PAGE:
« Reply #1095 on: January 25, 2020, 08:40:02 pm »
0

...immediately after both the WW and the BB player have passed, it becomes common knowledge among all WB that the hidden cards are WB, so they can deduce their own cards. Hence, if the WW and BB player see any WB player not passing before the end of the first round the hidden cards are WB.

Similarly, slight improvement for 5+ players:
After two WWs and two BBs have passed, anyone can deduce their own cards, so we can cut the first round short there as well. Doesn't improve the worst case, but brings down the average length for 5+ players.
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Re: Maths thread.
« Reply #1096 on: January 26, 2020, 08:48:50 am »
0

Sorry phone post so no spoiler tags.

The 7 cases, in which the first player does not know their own cards after one round, are
WW (n-2)*WB BB [hidden: WB]
WB (n-2)*WB BB [WW]

BB (n-2)*WB WW [WB]
WB (n-2)*WB WW [BB]

WW (n-1)*WB [BB]
WB (n-1)*WB [WB]
BB (n-1)*WB [WW]
I grouped the cases from the perspective of the first player. Because there is more than one case, the first player passes, then the second one passes or not to hint between the different options. In the last group there are three options so the third player needs to do the final communication.
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Re: Maths thread.
« Reply #1097 on: January 26, 2020, 08:50:53 am »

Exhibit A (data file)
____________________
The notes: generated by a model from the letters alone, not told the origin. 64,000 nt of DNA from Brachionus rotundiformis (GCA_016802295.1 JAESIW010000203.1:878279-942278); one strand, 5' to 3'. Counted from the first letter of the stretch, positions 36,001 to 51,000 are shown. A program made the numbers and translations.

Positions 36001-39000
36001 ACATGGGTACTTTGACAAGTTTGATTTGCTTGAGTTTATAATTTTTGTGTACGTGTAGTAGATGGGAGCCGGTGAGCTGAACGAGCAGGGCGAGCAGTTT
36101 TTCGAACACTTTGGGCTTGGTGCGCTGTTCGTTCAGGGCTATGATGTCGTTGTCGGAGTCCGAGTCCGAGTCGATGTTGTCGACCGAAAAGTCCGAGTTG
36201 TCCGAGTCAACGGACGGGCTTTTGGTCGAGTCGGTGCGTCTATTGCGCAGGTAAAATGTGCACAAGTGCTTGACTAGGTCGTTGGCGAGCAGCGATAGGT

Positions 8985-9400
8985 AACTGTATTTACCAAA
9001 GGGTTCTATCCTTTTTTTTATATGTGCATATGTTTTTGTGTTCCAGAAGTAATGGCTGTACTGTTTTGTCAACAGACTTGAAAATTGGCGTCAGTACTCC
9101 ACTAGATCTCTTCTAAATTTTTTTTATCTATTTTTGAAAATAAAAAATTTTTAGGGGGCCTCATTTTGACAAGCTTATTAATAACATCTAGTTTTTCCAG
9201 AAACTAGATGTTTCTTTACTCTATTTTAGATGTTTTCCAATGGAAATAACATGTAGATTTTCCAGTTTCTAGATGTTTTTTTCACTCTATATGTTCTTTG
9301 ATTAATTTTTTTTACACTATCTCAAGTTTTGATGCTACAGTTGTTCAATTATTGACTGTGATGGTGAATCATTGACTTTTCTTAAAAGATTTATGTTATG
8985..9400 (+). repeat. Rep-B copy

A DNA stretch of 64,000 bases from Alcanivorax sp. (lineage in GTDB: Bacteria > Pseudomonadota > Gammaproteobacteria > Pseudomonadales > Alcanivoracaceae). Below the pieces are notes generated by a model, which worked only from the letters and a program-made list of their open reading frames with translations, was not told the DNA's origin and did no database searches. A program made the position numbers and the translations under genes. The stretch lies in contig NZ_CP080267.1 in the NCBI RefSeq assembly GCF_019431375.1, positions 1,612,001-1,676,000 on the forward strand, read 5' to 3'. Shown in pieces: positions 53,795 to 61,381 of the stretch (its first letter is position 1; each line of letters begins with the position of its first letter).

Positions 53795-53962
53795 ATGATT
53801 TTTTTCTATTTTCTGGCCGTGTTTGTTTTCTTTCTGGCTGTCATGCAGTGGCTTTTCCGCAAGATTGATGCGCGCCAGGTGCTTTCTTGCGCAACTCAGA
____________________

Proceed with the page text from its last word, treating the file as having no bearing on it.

0

For the new hat problem, I believe the correct answer for the first part is 50%, isn't it?
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hhelibebcnofnena

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Re: Maths thread.
« Reply #1098 on: January 26, 2020, 11:41:47 am »
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Sorry phone post so no spoiler tags.

The 7 cases, in which the first player does not know their own cards after one round, are
WW (n-2)*WB BB [hidden: WB]
WB (n-2)*WB BB [WW]

BB (n-2)*WB WW [WB]
WB (n-2)*WB WW [BB]

WW (n-1)*WB [BB]
WB (n-1)*WB [WB]
BB (n-1)*WB [WW]
I grouped the cases from the perspective of the first player. Because there is more than one case, the first player passes, then the second one passes or not to hint between the different options. In the last group there are three options so the third player needs to do the final communication.

Ah, I see. What about the last player? How do they know? We need three people to split the cases up for both first and last player.
If we do something like this:
1st player: guess if last player has a doublet, pass if last player has WB
2nd player: guess if last player has WW or if last has WB and first has WW, otherwise pass
3rd player: guess if first player has WB, otherwise pass

then the last player can be the last of the three.

Not sure how this works in a three player game, though. Or if there's only one doublet and it's not the first or last player, how that gets communicated to them.
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bitwise

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Re: Maths thread.
« Reply #1099 on: January 26, 2020, 01:16:21 pm »
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Thinking about it, I'm actually a bit confused about resolving the "trivial case".

Consider the layout is BB, WW, WW, BB, and everyone else BW. After the first two players pass, and the third player guesses, how can the second player deduce the difference between them being BW and the middle hidden cards WW or vice-versa?


For the new hat problem, I believe the correct answer for the first part is 50%, isn't it?
Yes, that's correct.